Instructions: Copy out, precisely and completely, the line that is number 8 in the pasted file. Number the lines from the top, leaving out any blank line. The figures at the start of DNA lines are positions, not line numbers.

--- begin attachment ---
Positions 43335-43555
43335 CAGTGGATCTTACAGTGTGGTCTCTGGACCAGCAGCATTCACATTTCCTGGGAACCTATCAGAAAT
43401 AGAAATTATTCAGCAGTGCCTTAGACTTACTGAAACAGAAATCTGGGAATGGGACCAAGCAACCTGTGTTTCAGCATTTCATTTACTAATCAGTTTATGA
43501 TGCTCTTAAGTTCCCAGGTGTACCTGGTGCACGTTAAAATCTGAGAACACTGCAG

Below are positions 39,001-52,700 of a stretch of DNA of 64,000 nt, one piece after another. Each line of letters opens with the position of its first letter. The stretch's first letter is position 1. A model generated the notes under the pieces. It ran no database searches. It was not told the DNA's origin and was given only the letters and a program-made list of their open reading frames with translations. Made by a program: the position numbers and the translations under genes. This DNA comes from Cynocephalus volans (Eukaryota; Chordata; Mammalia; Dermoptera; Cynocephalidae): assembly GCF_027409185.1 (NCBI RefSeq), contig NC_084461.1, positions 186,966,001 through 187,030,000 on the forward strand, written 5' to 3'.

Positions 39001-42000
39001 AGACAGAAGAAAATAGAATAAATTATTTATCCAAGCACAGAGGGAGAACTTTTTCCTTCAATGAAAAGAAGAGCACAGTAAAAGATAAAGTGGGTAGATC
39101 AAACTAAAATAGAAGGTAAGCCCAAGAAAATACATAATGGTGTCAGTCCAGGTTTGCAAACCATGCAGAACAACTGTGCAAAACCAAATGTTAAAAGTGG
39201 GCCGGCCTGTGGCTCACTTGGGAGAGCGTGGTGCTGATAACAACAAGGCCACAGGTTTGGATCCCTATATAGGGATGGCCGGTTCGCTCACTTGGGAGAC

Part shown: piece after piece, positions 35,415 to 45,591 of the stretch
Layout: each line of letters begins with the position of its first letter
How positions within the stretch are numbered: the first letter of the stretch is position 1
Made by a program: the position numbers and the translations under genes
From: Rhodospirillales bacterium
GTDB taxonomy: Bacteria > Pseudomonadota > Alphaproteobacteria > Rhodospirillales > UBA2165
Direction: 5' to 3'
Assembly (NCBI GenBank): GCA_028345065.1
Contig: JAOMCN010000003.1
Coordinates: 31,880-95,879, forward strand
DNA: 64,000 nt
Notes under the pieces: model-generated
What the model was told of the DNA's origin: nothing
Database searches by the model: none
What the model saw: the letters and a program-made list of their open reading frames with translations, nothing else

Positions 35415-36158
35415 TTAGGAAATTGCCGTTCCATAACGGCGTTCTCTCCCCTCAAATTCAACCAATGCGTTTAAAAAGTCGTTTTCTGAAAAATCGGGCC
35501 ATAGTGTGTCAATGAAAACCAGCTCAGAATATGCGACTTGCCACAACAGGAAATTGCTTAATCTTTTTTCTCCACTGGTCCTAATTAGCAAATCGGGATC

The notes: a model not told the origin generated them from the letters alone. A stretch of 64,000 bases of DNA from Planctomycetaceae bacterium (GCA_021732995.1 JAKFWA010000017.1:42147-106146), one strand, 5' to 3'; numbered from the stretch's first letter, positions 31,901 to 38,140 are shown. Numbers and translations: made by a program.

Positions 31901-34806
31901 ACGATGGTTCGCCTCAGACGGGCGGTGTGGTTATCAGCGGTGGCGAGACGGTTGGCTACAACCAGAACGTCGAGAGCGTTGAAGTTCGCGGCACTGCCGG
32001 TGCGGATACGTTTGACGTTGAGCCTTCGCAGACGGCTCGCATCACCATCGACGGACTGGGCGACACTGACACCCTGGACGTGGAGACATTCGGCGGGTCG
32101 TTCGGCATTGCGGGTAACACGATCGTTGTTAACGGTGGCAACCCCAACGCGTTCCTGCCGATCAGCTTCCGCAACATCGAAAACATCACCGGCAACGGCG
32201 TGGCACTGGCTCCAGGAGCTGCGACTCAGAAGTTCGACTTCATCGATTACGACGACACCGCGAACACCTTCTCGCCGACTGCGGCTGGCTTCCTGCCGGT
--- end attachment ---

39101 AAACTAAAATAGAAGGTAAGCCCAAGAAAATACATAATGGTGTCAGTCCAGGTTTGCAAACCATGCAGAACAACTGTGCAAAACCAAATGTTAAAAGTGG